The technology for detecting cancer and malignant tumors with AI is advancing rapidly in recent years. It is said that breast cancer, lung cancer, and brain tumors can already be detected with higher precision than skilled practitioners. Among these, studies focused on tumors that occur in the pancreas have been reported to draw attention, as it is reported that 60% of patients undergoing surgery may have avoided unnecessary surgery if analyzed with AI.
Pancreatic cystic disease is a symptom of the occurrence of cysts in or around the pancreas. In the United States, 4% of people in their 60s and 8% of people in their 70s are known to suffer from it. Most of the pancreatic cystic disease is benign, but only a few develop cancer. Moreover, once cancer develops, the mortality rate may be around 90%. Because it is difficult to distinguish between a pancreatic cystic disease and a precancerous condition, there are always people who misdiagnose and undergo unnecessary surgery to remove the pancreatic cystic disease. Therefore, the difficulty of diagnosing cystic pancreatic disease has been a headache for doctors for several years.
A research team at Johns Hopkins University’s Sydney Comprehensive Cancer Center collected data from 436 patients undergoing pancreatic cystic disease surgery and trained it through an AI called CompCyst. Afterwards, the Compscist was asked to classify 426 patients with another cystic pancreatic disease into three stages: they were positive, so discharge them, need follow-up, and surgery.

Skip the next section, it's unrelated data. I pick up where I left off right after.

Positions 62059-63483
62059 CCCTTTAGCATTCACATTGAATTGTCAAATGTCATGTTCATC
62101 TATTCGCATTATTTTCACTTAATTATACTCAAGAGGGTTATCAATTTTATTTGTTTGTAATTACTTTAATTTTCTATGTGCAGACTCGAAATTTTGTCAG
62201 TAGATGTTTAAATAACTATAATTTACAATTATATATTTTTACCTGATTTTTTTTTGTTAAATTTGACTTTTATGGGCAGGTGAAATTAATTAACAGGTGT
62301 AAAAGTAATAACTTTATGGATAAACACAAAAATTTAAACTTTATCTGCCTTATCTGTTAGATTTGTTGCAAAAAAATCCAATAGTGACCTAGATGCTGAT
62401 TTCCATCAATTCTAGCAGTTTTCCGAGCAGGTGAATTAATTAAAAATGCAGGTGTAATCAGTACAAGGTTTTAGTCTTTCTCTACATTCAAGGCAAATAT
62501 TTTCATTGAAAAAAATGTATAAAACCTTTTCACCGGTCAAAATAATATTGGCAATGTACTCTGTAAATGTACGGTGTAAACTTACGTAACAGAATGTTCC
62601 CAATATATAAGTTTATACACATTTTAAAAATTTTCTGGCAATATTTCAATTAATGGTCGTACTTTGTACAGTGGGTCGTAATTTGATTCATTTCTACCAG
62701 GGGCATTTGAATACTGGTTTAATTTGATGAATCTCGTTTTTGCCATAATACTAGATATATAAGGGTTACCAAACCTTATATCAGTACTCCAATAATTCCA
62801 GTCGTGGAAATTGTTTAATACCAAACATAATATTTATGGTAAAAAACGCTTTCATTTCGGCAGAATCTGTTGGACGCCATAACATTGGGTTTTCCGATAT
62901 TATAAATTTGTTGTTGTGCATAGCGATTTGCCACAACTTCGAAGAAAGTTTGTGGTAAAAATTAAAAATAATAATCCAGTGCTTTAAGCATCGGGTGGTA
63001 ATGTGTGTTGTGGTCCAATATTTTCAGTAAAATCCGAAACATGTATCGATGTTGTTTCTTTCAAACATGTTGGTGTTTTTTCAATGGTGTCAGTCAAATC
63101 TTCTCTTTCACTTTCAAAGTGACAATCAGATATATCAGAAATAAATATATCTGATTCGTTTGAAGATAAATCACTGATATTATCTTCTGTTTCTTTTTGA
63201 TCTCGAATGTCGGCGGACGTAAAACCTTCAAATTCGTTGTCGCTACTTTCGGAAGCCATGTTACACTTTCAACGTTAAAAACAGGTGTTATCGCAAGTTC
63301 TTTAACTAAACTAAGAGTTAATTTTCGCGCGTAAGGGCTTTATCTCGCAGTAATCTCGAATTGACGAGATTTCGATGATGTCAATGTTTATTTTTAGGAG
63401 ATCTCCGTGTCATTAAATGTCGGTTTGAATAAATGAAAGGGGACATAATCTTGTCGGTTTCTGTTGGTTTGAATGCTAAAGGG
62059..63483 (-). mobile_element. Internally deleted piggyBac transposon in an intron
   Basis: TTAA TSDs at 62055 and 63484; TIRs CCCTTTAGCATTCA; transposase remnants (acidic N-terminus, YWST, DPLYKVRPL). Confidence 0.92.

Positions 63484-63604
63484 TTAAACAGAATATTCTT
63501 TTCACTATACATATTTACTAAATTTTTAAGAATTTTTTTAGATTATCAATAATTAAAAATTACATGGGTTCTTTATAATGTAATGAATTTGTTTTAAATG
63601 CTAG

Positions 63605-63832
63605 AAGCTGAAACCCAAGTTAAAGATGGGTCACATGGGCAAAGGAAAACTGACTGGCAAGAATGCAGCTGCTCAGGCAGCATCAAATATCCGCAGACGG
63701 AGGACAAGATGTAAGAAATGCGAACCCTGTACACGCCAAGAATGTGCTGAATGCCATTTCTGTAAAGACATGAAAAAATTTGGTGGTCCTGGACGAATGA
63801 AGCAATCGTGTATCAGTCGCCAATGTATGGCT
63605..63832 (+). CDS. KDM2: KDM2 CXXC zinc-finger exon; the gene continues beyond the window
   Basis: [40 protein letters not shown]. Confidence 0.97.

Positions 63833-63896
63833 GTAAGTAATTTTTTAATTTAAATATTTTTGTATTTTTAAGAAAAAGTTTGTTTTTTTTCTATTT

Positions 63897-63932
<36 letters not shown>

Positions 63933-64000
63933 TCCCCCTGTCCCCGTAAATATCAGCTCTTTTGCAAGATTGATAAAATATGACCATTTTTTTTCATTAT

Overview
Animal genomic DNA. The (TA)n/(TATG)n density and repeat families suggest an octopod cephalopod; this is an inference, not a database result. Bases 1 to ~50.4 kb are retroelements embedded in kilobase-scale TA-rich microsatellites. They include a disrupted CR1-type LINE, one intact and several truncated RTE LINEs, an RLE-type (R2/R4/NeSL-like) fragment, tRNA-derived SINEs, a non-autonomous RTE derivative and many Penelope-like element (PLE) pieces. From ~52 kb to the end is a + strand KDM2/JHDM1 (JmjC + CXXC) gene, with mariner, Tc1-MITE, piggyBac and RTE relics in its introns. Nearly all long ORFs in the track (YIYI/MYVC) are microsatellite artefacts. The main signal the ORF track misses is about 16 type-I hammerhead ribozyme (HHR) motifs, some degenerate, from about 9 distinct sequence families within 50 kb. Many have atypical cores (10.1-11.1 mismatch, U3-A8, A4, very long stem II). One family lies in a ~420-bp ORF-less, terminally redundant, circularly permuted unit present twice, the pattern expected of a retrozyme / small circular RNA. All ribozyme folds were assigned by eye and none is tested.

As a result, only 18.9% of patients who had to be discharged were diagnosed using the standard diagnosis method, while Compscist was able to diagnose with an accuracy of 60.4%. In addition, the accuracy of diagnosis was improved from 34.3% to 48.6% of patients who need follow-up, and from 88.8% to 90.8% of patients who need surgery.
The research team presented the view that more than half of the patients who would needlessly undergo surgery could be avoided if analyzed by Compsis. However, the data used for education were obtained by surgery, and because the pancreatic cystic disease that was tested was a special case, the Compassist does not replace the standard screening test, and it is explained that it can supplement the medical examination method so far.
Nevertheless, the research team expressed the view that AI treatment will bring a new era in medicine, saying that clinical judgment using machine learning is a next-generation technology that can be applied to many diseases other than pancreatic cystic disease. Related information can be found here .